Bill Clinton Has a Few Thoughts About the Meaning of ‘Establishment’

Bill and Hillary Clinton with patrons at Chez Vachon restaurant in Manchester, N.H.
Bill and Hillary Clinton with patrons at Chez Vachon restaurant in Manchester, N.H.Credit Richard Perry/The New York Times

By Patrick Healy

A day after Bill Clinton attacked Senator Bernie Sanders of Vermont on multiple fronts, the former president refined his critiques by zeroing in on the senator’s habit of dismissing Democratic leaders and liberals who disagree with him as “part of some mythical establishment.”

Mr. Clinton, introducing his wife at a rally here on the final day of campaigning before the New Hampshire primary, acknowledged that his new aggressiveness had set off a political firestorm as the election gets “hotter.”

“I have to be careful what I say,” he said to some laughter from the audience of several hundred people.

Then he noted that Vermont’s governor, Peter Shumlin, a Democrat, had tried to pass a single-payer health care program not unlike the plan put forward by Mr. Sanders, and that Vermont’s other senator, Patrick D. Leahy, a Democrat, was a champion of human rights globally. Their records “hardly” make them part of the political establishment, Mr. Clinton said, as he noted they were both supporting Mrs. Clinton.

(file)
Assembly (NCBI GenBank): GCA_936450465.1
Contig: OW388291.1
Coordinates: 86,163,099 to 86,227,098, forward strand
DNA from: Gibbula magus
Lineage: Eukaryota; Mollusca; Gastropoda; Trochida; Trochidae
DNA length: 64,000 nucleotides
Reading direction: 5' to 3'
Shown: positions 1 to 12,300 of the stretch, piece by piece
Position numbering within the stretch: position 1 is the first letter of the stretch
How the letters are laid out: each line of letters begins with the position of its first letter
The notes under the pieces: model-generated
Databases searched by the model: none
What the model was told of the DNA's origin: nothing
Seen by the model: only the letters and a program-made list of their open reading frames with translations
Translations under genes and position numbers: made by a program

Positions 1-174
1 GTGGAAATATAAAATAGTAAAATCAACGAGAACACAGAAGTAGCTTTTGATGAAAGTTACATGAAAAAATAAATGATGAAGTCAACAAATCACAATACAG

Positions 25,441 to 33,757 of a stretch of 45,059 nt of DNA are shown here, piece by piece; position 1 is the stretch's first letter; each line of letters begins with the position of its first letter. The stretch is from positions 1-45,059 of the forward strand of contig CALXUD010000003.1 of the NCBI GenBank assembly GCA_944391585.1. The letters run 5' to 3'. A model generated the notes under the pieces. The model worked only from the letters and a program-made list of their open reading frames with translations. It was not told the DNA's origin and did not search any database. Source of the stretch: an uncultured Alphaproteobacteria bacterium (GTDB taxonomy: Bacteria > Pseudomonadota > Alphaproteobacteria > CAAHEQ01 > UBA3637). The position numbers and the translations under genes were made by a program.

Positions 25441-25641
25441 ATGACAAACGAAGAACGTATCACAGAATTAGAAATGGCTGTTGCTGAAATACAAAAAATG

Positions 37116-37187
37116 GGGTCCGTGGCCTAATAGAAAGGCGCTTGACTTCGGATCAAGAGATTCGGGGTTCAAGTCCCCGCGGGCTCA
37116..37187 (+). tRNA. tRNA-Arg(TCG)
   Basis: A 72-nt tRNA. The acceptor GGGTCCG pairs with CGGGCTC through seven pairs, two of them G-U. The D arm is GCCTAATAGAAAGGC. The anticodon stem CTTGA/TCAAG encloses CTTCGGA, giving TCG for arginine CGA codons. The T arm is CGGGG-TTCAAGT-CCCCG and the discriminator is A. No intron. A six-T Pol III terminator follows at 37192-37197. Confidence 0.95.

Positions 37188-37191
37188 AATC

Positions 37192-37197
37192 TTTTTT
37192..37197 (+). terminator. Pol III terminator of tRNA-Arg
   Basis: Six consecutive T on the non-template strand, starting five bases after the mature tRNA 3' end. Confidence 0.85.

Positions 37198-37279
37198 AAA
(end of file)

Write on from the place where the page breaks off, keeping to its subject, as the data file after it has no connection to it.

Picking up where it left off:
“It bothers me to be in an election where a debate is impossible because if you disagree, you’re just part of the establishment,” Mr. Clinton said.

He also noted that former Senator Mark Pryor of Arkansas, who is campaigning in New Hampshire on Mrs. Clinton’s behalf, lost his re-election race in 2014 in part because some voters were angry that he had voted for the Affordable Care Act.

Mr. Sanders wants to replace the health care law with his Medicare-for-all plan, a legislative goal that, Mrs. Clinton argues, could destabilize the Affordable Care Act and give Republicans a way to repeal it and then block Mr. Sanders’s idea. Mr. Clinton, referring to Mr. Pryor’s vote for the health care law, said, “That doesn’t strike me as establishment, and no one in my state thought he lost because he wasn’t liberal enough.”

While never mentioning Mr. Sanders by name, Mr. Clinton said it was divisive to “demonize anyone who is against us” and recalled the senator’s criticism of two liberal groups supporting Mrs. Clinton, saying he did not agree there was “some mythical establishment, including Planned Parenthood and the Human Rights Campaign fund.”

Mr. Sanders later said he was referring to those groups’ leaders as establishment figures.

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